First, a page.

Papers see tough challenges for Mr Maliki
The appointment of Shia politician Jawad Maliki to form a new Iraqi government has largely been welcomed by newspapers in the region. Several Iraqi papers express relief that the months of political deadlock has finally been broken and call for a government of national unity to be formed swiftly.
But some papers are unimpressed by the "quota system" used to select Mr Maliki, the president and the parliament speaker. And one Saudi paper fears that the sectarian divisions are too wide for any government to resolve.
Commentary by Malallah Faraj in Iraq's Al-Mada
In a decisive step, the political alliances and entities succeeded in clearing the bottleneck in the political process and stop the whirlwind of a long and painful wait that almost turned Iraqis' patience into despair, by agreeing to form a permanent government.
Commentary by Fatih Abd-al-Salam in Iraq's Al-Zaman
After announcing the prime minister designated to form a new government, Iraqis are hopeful that the consultations on ministerial selection will not take long and that all have learnt lessons from the bloodshed over the past four months in particular. No Iraqi wants to relive this bitter experience which proved Iraqi politicians' narrow-mindedness, selfishness and disrespect of the noble blood... This experience will be repeated if deliberations to choose ministers take longer than the time defined under the constitution.
Commentary by Jabir Habib Jabir in Iraq's Al-Sharq al-Awsat
The crisis over the prime minister's nomination has surely had very negative effect on the political scene. Yet, it can provide a positive incentive for a four-year national unity government to be more focused on improving security and public services. Despite the bitterness and residual suspicions the crisis has left among the political parties involved, it has made it clear to all that supreme national interests cannot be decimated into petty partisan, sectarian or cliquish ones.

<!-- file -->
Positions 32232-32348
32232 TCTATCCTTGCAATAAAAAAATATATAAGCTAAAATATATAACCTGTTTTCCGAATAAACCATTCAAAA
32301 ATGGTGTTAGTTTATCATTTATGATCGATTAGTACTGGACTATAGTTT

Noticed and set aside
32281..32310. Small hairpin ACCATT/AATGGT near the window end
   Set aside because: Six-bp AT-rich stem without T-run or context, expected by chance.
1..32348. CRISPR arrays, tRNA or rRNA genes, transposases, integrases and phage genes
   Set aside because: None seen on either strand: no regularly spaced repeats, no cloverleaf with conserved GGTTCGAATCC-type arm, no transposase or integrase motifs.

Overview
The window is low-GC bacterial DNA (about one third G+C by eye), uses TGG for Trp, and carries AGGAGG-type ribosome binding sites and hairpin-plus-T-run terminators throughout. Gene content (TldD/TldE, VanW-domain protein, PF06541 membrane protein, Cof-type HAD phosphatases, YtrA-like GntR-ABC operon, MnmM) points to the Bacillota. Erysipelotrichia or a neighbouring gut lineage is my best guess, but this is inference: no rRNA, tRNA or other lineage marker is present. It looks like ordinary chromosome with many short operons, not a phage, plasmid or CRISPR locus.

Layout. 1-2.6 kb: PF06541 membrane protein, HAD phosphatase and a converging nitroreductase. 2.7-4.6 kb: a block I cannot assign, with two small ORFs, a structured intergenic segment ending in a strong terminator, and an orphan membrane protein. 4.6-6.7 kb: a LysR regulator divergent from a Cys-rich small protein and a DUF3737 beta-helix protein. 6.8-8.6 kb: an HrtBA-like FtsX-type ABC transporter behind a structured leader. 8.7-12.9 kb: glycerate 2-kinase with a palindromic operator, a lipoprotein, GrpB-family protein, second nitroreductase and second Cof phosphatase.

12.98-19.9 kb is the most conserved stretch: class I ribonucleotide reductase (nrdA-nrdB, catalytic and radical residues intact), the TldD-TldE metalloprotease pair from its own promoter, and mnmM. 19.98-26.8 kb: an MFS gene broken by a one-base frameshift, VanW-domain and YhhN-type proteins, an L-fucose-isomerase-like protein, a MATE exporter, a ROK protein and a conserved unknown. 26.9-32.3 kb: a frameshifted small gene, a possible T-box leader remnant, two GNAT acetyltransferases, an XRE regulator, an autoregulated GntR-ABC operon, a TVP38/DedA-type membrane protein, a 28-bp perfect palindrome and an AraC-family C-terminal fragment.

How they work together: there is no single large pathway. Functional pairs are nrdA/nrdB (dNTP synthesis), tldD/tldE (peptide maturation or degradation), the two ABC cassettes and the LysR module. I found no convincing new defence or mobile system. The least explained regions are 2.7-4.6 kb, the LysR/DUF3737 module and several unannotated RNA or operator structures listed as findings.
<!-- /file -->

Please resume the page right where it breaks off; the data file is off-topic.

Editorial in Iraq's Al-Mashriq
Much as we need a strong and just government, so do we need a strong and outspoken opposition in parliament that is bold enough to turn the heat on the government should it go astray. It goes without saying that such an opposition should not have its hands tied by being assigned portfolios in the government it is supposed to monitor. Yet, the strange thing is that all the political factions involved in the political process are fighting desperately for ministerial seats on the bandwagon of the next government and it does not seem to matter much whether these seats are at the front, at the back or on the roof.
Editorial in Iraq's Al-Sabah
The state of crisis was over yesterday... This is an achievement that delights the Iraqi citizen who has expressed discontentment regarding the performance of the political elite... The political elite have achieved a leadership basket on the basis of a sectarian and ethnic quota... The major problem of the quota system is that it divides society into constant majorities and constant minorities, thus obstructing political development and rotation in the state and power.